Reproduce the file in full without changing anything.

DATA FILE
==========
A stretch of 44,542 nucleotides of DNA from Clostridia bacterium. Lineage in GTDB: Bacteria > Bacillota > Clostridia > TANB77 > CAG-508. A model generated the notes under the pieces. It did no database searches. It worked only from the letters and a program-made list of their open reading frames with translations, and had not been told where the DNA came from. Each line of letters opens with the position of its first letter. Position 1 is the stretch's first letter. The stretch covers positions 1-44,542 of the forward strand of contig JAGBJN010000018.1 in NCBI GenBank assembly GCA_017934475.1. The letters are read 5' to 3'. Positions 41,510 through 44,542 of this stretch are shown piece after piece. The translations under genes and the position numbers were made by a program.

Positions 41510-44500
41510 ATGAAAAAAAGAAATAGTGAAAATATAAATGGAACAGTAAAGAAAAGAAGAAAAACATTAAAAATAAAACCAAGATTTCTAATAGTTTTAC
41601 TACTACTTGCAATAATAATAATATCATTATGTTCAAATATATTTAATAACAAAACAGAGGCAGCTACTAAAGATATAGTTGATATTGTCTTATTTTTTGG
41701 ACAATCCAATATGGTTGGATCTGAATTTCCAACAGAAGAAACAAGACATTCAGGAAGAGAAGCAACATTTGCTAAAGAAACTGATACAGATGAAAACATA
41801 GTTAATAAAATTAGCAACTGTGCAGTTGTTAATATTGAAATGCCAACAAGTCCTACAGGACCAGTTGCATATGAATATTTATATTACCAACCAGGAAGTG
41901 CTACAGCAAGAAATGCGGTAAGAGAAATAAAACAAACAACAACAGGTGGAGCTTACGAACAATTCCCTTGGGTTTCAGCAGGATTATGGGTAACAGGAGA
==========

A stretch of 44,542 nucleotides of DNA from Clostridia bacterium. Lineage in GTDB: Bacteria > Bacillota > Clostridia > TANB77 > CAG-508. A model generated the notes under the pieces. It did no database searches. It worked only from the letters and a program-made list of their open reading frames with translations, and had not been told where the DNA came from. Each line of letters opens with the position of its first letter. Position 1 is the stretch's first letter. The stretch covers positions 1-44,542 of the forward strand of contig JAGBJN010000018.1 in NCBI GenBank assembly GCA_017934475.1. The letters are read 5' to 3'. Positions 41,510 through 44,542 of this stretch are shown piece after piece. The translations under genes and the position numbers were made by a program.

Positions 41510-44500
41510 ATGAAAAAAAGAAATAGTGAAAATATAAATGGAACAGTAAAGAAAAGAAGAAAAACATTAAAAATAAAACCAAGATTTCTAATAGTTTTAC
41601 TACTACTTGCAATAATAATAATATCATTATGTTCAAATATATTTAATAACAAAACAGAGGCAGCTACTAAAGATATAGTTGATATTGTCTTATTTTTTGG
41701 ACAATCCAATATGGTTGGATCTGAATTTCCAACAGAAGAAACAAGACATTCAGGAAGAGAAGCAACATTTGCTAAAGAAACTGATACAGATGAAAACATA
41801 GTTAATAAAATTAGCAACTGTGCAGTTGTTAATATTGAAATGCCAACAAGTCCTACAGGACCAGTTGCATATGAATATTTATATTACCAACCAGGAAGTG
41901 CTACAGCAAGAAATGCGGTAAGAGAAATAAAACAAACAACAACAGGTGGAGCTTACGAACAATTCCCTTGGGTTTCAGCAGGATTATGGGTAACAGGAGA